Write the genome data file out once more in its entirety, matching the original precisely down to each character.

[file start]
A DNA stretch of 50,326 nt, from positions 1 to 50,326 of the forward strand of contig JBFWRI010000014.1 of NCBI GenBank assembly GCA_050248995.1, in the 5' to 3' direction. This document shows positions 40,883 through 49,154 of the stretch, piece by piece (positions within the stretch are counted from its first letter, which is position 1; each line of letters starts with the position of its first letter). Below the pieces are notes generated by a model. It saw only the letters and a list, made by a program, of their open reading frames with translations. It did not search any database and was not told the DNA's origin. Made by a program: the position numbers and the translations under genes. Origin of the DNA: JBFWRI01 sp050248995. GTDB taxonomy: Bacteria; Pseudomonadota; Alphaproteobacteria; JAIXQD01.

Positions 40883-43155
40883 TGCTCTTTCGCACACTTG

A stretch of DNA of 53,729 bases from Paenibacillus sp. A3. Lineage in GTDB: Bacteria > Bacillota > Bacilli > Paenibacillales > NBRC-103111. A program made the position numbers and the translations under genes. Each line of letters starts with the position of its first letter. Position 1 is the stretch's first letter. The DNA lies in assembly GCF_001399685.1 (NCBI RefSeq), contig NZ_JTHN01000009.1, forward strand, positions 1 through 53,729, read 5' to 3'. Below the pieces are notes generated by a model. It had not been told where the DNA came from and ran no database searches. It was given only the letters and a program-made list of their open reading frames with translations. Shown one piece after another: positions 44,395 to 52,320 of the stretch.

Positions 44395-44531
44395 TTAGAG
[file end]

A DNA stretch of 50,326 nt, from positions 1 to 50,326 of the forward strand of contig JBFWRI010000014.1 of NCBI GenBank assembly GCA_050248995.1, in the 5' to 3' direction. This document shows positions 40,883 through 49,154 of the stretch, piece by piece (positions within the stretch are counted from its first letter, which is position 1; each line of letters starts with the position of its first letter). Below the pieces are notes generated by a model. It saw only the letters and a list, made by a program, of their open reading frames with translations. It did not search any database and was not told the DNA's origin. Made by a program: the position numbers and the translations under genes. Origin of the DNA: JBFWRI01 sp050248995. GTDB taxonomy: Bacteria; Pseudomonadota; Alphaproteobacteria; JAIXQD01.

Positions 40883-43155
40883 TGCTCTTTCGCACACTTG

A stretch of DNA of 53,729 bases from Paenibacillus sp. A3. Lineage in GTDB: Bacteria > Bacillota > Bacilli > Paenibacillales > NBRC-103111. A program made the position numbers and the translations under genes. Each line of letters starts with the position of its first letter. Position 1 is the stretch's first letter. The DNA lies in assembly GCF_001399685.1 (NCBI RefSeq), contig NZ_JTHN01000009.1, forward strand, positions 1 through 53,729, read 5' to 3'. Below the pieces are notes generated by a model. It had not been told where the DNA came from and ran no database searches. It was given only the letters and a program-made list of their open reading frames with translations. Shown one piece after another: positions 44,395 to 52,320 of the stretch.

Positions 44395-44531
44395 TTAGAG